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Williams v. United States

District of Columbia Court of Appeals

October 05, 2000


Before Terry and Schwelb, Associate Judges, and Newman, Senior Judge.

The opinion of the court was delivered by: Per Curiam

Appeal from the Superior Court of the District of Columbia (Hon. Henry F. Greene, Trial Judge)

Argued September 6, 2000

On March 16, 1990, a jury convicted Craig A. Williams of first-degree murder while armed and of carrying a pistol without a license. On April 10, 1992, Williams filed a motion to set aside his sentence pursuant to D.C. Code § 23-110 (1996), alleging that his trial counsel had been constitutionally ineffective. On November 19, 1992, following a hearing, the trial judge denied the motion.

Williams filed a timely direct appeal from his conviction. His attorney failed, however, to perfect a separate appeal from the trial judge's order denying his § 23-110 motion. In his brief on direct appeal, Williams, who was by then represented by a second attorney, included in his submission arguments relevant to the claim that his trial attorney had been ineffective. On January 17, 1995, in an unpublished Memorandum Opinion and Judgment (MOJ), this court addressed Williams' direct appeal and affirmed his convictions on the merits. The court concluded, however, that Williams had failed to take the necessary steps to effectuate an appeal with respect to his allegations of ineffective assistance of trial counsel. Accordingly, the court declined to consider or resolve these issues. Williams filed a petition for rehearing, which this court denied on June 13, 1996.

On August 19, 1998, Williams, through a third attorney, filed a second § 23-110 motion to vacate his sentence. In the second motion, Williams alleged that the attorney who represented him in his first § 23-110 motion was constitutionally ineffective by failing to perfect a timely appeal from the order denying that motion. The government filed an opposition to the second motion in which it argued, inter alia, that Williams' claim was precluded by Lee v. United States, 597 A.2d 1333 (D.C. 1991). This court had held in Lee, on essentially identical facts, that "the Constitution does not . . . require the appointment of counsel for post-conviction proceedings," and that the defendant therefore "cannot prevail on a claim that his counsel was constitutionally ineffective in relation to that motion." Id. at 1334. On September 15, 1998, the trial judge denied Williams' second § 23-110 motion "[f]or the reasons asserted persuasively and at length in the government's Opposition." Williams filed a second notice of appeal.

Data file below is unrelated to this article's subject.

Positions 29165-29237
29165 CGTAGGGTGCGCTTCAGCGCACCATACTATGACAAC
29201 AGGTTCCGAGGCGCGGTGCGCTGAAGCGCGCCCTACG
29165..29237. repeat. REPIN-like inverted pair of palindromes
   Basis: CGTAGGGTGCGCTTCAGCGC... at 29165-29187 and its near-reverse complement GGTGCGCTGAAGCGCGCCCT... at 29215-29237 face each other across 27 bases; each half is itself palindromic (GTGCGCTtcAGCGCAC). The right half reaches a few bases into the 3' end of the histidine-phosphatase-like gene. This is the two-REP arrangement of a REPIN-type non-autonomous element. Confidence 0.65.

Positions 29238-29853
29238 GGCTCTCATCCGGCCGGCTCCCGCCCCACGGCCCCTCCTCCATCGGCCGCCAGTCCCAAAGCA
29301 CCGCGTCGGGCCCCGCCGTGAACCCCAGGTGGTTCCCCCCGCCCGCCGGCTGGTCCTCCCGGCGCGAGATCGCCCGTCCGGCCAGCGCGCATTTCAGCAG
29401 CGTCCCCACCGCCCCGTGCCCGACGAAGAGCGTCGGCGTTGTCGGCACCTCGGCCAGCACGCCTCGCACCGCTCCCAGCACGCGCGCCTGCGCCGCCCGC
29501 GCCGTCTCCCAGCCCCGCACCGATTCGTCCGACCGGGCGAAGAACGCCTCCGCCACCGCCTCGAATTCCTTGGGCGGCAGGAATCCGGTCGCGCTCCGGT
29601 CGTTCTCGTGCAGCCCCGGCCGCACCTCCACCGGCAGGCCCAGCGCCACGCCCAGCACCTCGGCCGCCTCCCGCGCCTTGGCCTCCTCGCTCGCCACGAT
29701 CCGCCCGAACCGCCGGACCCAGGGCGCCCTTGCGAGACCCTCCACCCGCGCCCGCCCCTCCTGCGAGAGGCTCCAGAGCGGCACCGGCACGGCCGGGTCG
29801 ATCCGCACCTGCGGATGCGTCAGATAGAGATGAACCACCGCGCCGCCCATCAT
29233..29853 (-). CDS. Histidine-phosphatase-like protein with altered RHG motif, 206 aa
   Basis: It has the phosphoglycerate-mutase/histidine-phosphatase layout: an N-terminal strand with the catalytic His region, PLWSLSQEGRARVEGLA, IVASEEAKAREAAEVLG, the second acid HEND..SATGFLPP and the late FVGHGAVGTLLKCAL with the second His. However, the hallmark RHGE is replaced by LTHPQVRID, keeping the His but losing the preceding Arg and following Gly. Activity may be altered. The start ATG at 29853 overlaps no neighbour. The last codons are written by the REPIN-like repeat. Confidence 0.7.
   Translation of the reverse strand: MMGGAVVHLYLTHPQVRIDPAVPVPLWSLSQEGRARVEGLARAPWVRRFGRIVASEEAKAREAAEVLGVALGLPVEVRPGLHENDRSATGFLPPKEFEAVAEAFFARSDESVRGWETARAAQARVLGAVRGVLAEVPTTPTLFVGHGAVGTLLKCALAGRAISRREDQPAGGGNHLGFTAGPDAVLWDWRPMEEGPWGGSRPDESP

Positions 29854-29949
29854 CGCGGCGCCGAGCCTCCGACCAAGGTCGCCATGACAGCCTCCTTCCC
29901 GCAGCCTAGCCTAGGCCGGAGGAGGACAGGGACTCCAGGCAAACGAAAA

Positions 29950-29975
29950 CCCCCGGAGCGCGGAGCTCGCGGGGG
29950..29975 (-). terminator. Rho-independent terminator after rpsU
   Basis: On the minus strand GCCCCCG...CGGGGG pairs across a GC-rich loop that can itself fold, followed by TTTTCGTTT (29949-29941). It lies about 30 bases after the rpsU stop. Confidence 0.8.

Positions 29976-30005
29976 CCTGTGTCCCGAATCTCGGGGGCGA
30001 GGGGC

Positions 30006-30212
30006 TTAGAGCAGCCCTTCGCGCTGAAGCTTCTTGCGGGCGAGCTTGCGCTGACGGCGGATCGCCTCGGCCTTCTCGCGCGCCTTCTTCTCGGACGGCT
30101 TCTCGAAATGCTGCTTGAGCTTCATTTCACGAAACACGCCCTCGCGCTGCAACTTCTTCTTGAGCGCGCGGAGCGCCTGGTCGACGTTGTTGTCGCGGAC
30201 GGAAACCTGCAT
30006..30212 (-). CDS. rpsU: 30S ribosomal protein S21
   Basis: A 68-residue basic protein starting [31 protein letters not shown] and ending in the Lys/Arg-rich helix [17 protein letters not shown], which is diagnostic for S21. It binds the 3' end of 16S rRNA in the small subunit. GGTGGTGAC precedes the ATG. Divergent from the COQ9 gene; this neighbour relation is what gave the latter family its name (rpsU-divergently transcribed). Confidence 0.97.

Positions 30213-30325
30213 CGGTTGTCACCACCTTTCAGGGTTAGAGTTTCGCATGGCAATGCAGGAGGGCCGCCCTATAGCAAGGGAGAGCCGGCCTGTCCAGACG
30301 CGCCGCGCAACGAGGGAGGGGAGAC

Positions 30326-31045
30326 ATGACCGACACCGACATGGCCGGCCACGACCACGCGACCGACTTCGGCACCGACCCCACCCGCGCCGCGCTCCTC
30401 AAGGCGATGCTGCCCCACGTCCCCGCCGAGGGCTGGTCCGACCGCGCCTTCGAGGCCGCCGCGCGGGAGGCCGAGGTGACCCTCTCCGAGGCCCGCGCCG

Williams candidly acknowledges in his brief in this court that

appellant's attempt to resuscitate his first §23-110 by presenting evidence that §23-110 counsel was constitutionally ineffective is barred by Lee. This [c]court in M.A.P. v. Ryan, 285 A.2d 310 (D.C. 1971) made [it] clear that a division of this [c]court cannot overrule a previous division and consideration of the resuscitation by this division of the [c]court is at an end.

Williams seeks, instead, to preserve this issue for review by this court en banc or by the Supreme Court.

Williams also contends that the trial judge erred by refusing to entertain the second § 23-110 motion on its merits or to hold an evidentiary hearing on that motion. But "[t]he court shall not be required to entertain a second or successive motion for similar relief on behalf of the same prisoner." D.C. Code § 23-110 (e). It is true that "strict principles of res judicata do not apply to [§ 23-110] motions." E.g., Dantzler v. United States, 696 A.2d 1349, 1355 (D.C. 1997) (citing Neverdon v. District of Columbia, 468 A.2d 974, 975 (D.C. 1983)). Given the explicit provision of § 23-110 (e) and our holding in Lee, however, we conclude that the trial judge did not abuse his discretion by declining to entertain Williams' second motion.



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